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California voters to decide on tax increase in November

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July 27, 2009

NEWARK, California: Members of the City Council have passed a resolution recently that will place a measure on the ballot concerning a proposed 3.9 percent utility tax increase that would help the recently under-funded city. If approved, the tax would be charged beginning this January and would last for about twenty years. Some households and businesses would be exempt from the increase, such as government agencies and low-income seniors. Major cuts have already been made totaling to $1.5 million of their $38 million budget, most of which have been directed towards police services. If the council's proposal is not passed, City Manager John Becker has said that "Another round of cuts - estimated to be about $3.5 million - will have to be made later this year if the city cannot find a new revenue source."[1]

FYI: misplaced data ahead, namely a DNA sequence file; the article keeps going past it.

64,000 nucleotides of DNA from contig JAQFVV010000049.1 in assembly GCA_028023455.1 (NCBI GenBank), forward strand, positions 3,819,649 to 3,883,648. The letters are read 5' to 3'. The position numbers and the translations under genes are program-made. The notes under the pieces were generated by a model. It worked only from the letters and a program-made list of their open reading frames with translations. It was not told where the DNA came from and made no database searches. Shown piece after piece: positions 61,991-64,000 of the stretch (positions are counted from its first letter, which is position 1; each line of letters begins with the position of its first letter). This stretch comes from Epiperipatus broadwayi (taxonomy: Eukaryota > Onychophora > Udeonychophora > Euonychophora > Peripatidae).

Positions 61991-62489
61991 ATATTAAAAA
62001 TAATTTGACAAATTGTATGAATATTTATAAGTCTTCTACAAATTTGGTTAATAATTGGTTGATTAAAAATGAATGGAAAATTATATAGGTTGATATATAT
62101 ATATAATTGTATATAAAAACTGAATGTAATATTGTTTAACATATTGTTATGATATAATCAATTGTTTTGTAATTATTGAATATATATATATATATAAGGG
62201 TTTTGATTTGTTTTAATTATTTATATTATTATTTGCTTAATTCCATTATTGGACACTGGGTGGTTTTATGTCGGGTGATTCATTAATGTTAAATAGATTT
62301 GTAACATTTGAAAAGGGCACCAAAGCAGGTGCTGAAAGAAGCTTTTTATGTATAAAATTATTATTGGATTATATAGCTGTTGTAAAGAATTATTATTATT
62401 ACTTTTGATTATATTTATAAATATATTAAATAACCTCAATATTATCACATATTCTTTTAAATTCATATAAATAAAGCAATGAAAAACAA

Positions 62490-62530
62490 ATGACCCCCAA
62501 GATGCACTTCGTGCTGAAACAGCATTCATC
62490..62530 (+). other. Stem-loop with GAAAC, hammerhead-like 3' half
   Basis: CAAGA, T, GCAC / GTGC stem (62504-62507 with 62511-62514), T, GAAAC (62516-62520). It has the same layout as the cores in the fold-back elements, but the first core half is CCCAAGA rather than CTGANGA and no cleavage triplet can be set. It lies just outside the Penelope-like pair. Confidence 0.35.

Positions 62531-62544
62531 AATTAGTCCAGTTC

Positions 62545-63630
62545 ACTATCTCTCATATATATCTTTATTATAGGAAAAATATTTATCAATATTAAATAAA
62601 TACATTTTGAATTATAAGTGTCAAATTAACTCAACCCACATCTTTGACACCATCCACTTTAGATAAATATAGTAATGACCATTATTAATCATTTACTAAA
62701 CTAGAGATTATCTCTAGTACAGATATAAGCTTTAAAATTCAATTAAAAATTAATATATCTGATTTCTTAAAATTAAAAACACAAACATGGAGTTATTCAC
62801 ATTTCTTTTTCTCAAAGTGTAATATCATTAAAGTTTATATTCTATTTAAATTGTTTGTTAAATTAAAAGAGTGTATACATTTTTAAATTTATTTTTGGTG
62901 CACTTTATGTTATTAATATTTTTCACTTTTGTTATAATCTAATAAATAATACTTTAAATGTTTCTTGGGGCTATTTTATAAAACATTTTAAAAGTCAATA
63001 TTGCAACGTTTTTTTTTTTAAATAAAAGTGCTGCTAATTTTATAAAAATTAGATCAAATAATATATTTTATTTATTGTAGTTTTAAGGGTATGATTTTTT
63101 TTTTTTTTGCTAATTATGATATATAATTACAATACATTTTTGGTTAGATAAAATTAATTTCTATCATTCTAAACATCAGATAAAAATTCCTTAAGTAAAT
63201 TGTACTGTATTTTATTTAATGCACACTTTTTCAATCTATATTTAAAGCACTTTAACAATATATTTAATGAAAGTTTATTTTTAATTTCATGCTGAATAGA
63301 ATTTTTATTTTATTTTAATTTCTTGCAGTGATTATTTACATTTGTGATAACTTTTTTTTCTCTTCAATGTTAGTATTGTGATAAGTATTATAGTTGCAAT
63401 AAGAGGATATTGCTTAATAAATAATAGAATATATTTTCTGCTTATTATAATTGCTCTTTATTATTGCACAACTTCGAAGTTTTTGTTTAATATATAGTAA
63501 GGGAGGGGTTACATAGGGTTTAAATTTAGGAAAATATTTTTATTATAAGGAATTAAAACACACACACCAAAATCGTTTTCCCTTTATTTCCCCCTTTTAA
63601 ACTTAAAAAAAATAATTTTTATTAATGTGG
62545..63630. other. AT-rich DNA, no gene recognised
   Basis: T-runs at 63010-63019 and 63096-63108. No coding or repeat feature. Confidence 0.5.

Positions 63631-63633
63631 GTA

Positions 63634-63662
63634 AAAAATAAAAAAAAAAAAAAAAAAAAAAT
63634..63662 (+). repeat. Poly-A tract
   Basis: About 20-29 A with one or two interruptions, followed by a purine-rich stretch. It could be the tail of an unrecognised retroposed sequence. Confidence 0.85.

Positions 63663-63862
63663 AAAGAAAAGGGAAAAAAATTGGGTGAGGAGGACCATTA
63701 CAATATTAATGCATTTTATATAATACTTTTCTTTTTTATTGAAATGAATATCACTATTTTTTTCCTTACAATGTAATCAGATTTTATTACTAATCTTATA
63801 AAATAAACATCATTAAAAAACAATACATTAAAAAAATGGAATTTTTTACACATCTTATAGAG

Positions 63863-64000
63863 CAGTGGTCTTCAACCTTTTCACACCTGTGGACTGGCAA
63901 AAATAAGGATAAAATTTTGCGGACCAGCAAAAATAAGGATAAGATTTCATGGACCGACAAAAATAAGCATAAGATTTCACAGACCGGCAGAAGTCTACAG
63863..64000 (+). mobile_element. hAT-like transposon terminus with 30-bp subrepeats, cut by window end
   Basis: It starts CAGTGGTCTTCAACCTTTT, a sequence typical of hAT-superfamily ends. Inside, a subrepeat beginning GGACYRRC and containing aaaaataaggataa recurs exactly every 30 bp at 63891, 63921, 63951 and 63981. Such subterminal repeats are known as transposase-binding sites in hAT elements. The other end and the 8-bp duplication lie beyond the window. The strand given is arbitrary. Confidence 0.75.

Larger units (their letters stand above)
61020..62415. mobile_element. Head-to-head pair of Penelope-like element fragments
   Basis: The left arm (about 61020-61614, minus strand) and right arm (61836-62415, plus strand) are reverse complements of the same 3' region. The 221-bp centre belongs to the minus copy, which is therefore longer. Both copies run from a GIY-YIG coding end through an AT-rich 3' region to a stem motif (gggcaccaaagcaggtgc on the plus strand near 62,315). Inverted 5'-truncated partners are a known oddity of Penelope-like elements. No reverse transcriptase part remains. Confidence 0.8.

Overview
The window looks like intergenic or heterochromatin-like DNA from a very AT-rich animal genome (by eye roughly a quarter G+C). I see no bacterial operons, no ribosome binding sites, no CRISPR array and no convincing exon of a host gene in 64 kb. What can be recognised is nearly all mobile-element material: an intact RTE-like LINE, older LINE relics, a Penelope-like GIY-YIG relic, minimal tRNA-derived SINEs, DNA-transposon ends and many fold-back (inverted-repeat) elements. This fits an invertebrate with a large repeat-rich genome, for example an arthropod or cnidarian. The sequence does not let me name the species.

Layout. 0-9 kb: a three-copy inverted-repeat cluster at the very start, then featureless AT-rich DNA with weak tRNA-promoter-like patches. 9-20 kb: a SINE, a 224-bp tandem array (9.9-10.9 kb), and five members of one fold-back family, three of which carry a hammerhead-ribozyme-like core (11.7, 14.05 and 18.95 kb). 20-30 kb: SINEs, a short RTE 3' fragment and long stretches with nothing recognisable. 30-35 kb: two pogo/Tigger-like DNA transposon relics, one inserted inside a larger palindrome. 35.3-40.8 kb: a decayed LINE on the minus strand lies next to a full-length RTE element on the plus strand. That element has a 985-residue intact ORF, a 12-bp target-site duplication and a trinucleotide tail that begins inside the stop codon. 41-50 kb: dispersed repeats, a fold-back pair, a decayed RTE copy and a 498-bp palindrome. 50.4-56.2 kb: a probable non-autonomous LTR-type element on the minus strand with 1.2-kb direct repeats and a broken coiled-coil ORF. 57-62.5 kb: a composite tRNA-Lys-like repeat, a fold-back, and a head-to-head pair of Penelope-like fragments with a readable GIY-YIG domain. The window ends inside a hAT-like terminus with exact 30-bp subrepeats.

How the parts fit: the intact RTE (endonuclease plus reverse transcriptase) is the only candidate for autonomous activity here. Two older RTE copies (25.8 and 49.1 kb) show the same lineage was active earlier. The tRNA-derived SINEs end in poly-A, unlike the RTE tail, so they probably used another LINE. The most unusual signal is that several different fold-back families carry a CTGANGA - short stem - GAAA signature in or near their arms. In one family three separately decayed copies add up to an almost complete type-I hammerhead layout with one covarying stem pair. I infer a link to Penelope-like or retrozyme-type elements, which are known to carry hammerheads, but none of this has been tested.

Opposition has come in varied forms. Most residential disapproval stems from displeasure with the wording of the resolution as well as its duration. One resident who spoke out at a council meeting open to the public, Margaret Lewis, said she objected to the 20-year period, saying that the city should have at least included it on the ballot wording: "If you want to be upfront, it should be in there. I think Newark residents need to know."[1] Some council members, including Al Huezo and Luis Freitas, have said that they support an even higher percentage tax, noting that it is estimated it would raise nearly $1.5 million more dollars than the current suggestion.[2]

On August 5, however, the Newark City Council voted to reduce the length of duration of the tax from twenty years to six years.[3] For a more detailed wiki on this topic, visit Newark Utility Users Tax, 2009 from this site. [[1]]

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